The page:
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finis coronat opus

Opus (magazine)

Opus is a student newspaper published at the University of Newcastle, Australia by the Newcastle University Students' Association (NUSA). Opus was founded in 1954 by then economics lecturer Cyril Renwick, at what was then the Newcastle University College of the University of New South Wales, in the Newcastle suburb of Callaghan. Renwick proposed a student journal to promote student unity and expression. Teaming up with his secretary's husband, George Kirkby, the first edition of Opus was a four-page broadsheet newspaper replete with the refinement and formality of 1950s journalism.

The format and style of Opus has changed many times throughout its history. The 1970s the publications name was briefly changed to The Stockton Ferry. In a 1998 interview, the late emeritus Professor [Godfrey Tanner]] explained that:

"[The Stockton Ferry was] the brainchild of James Beisers and his co-editor who were into drug reform. The idea being that readers would be encouraged to take short trips after reading its contents."

A special edition of the magazine, released in 2002, and edited by BA graduate Matthew Glenn Ward commemorated the life of Godfrey Tanner, a prominent classics professor at the university who had died that year.

In 2000, under the editorship of Matthew Thompson and Renae Carlson, Opus reaffirmed its 'diversity' by venturing into the world of pornography. Although the editors tried to philosophically explain away Opus's level of nudity with an essay, they could not avert the attention of the Office of Film and Literature Classification. Despite the subsequent need for students to show proof of age before obtaining a copy, the relevant edition of Opus was well received with "two thousand issues snapped up just like that."

Opus takes its name from the former Newcastle City motto, finis coronat opus which is Latin for "completion crowns the work".

In 2007 and 2008 there were four issues of Opus, including a special orientation week edition at the start of the year. 2007 was the first year Opus was published in full colour. In 2008, the magazine was a 60 page full colour A4 size. The design and layout of 2008 is generally considered to be the best Opus has ever looked.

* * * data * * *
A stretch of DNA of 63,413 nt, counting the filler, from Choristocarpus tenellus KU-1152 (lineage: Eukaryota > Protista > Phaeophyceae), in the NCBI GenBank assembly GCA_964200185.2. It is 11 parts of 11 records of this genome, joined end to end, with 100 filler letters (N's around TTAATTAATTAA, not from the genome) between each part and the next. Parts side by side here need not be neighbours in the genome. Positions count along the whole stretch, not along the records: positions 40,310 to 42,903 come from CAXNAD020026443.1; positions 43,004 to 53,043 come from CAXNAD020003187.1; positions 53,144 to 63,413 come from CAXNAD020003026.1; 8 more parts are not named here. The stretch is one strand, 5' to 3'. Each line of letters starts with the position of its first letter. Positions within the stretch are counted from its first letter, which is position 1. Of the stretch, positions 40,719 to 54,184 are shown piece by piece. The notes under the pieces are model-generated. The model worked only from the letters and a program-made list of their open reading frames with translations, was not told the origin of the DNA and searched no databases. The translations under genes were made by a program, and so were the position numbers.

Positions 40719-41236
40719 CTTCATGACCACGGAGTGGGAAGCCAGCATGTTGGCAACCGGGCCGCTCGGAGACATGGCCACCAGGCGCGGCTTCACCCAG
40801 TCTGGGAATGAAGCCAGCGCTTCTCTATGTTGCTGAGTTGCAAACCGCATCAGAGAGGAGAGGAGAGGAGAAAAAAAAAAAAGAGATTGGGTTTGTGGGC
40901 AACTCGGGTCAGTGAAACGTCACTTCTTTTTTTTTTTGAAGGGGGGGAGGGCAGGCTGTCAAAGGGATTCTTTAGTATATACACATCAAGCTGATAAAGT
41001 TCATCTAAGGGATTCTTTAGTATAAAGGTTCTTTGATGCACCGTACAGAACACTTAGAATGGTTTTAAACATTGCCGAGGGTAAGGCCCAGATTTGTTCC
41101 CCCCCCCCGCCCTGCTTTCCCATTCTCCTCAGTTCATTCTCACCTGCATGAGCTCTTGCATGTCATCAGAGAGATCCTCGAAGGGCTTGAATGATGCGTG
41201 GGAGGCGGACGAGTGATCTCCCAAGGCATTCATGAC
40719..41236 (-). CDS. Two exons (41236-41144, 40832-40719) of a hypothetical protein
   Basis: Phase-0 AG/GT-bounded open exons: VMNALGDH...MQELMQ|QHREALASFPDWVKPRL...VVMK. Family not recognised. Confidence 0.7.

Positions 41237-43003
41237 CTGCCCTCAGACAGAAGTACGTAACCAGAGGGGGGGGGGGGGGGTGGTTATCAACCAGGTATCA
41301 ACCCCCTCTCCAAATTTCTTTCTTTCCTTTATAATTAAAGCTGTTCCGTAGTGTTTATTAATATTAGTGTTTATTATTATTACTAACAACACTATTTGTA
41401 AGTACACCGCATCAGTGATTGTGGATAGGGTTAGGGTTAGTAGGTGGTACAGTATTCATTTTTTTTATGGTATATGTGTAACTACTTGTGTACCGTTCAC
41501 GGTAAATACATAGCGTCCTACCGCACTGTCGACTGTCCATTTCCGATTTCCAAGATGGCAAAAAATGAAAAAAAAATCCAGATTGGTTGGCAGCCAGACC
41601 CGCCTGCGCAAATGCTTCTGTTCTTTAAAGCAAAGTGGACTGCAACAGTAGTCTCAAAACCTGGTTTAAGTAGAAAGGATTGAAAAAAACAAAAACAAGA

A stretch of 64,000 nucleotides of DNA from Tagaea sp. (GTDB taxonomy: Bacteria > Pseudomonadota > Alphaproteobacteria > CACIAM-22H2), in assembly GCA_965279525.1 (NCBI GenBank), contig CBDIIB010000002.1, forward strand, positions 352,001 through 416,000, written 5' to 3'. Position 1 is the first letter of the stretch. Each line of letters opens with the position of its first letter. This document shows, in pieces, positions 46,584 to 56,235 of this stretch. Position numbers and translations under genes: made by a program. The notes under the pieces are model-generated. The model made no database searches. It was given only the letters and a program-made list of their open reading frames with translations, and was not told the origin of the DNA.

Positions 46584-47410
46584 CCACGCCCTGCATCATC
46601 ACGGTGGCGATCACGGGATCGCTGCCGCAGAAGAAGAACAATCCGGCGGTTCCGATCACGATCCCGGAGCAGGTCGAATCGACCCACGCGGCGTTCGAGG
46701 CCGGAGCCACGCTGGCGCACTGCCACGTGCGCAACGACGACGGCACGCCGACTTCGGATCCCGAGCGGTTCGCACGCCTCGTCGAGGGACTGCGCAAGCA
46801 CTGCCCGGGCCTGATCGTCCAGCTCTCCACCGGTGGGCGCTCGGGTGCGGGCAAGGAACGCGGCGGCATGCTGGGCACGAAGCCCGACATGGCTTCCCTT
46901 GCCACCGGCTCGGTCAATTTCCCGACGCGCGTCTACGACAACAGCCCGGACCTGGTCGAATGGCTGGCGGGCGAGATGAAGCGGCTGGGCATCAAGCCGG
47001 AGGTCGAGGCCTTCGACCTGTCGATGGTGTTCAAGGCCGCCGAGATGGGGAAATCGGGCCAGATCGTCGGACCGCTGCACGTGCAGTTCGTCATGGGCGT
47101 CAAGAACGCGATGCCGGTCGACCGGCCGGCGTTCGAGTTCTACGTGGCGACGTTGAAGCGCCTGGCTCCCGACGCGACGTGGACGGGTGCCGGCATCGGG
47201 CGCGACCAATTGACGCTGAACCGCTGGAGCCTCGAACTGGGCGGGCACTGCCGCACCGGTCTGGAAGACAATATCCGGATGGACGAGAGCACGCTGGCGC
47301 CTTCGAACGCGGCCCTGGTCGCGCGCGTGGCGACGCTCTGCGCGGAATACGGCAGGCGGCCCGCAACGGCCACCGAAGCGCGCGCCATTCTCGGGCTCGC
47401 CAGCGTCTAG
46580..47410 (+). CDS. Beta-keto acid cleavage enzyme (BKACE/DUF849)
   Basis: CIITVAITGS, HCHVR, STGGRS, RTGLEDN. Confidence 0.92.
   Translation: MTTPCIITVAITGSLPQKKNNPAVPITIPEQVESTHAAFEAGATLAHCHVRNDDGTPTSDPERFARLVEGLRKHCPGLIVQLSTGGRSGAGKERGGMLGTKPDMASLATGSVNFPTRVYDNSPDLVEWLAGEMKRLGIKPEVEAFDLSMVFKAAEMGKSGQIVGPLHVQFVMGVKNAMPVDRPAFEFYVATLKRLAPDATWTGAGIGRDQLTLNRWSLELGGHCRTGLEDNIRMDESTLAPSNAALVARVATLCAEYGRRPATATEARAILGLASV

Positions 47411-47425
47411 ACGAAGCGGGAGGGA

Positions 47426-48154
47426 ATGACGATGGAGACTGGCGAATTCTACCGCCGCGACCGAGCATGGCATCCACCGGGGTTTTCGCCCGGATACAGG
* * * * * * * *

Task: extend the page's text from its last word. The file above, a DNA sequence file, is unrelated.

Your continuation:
2008 saw the continuation of Ask Maud, a section started by 2007's editor Tim Nash. Assuming the persona of a conservative elderly female, Nash encouraged students to submit questions that he would then answer. Schubert and Dixon continued this, however it should be noted that for the whole year they never received a genuine letter.

Schubert and Dixon also started an astrology section, which they aimed to make as ludicrous as possible. Some "predictions" are painstakingly precise, and others extremely morbid. Some focus around predicting the sexual activity of the star sign.

In 2008, Schubert and Dixon attempted to bring more humour and satire to Opus, steering away from the often poorly constructed essays of previous years. Dixon published a four page serial comic of "Sydney the Loveable Tramp" in each issue of the year, while Schubert regularly contributed pieces of satire designed to replicate real world situations. Examples include mock ads for CityRail and mock screen grabs of the Today Tonight website.

The implementation of voluntary student unionism in 2006 had a significant impact on the viability of student newspapers across Australia, compulsory student union membership fees having been the major source of income for most. Opus has been able to continue publishing despite the new law.

Opus is edited by media officers elected by NUSA members to a one-year term. The office-bearers for 2008 are Steven Schubert and Ivan Dixon. Nick Rippon and Sarah Simpson were elected uncontested as media officers for 2009. A quasi-tradition has emerged since 2007 of one co-media officer being a journalism student, and one a design student. Given the demands for all of these skills, such a combination is well suited to Opus.

Student media

The National Student and Emerging Media Conference, bringing together student media makers from around Australia, is held each year in the magazine's home city.

References

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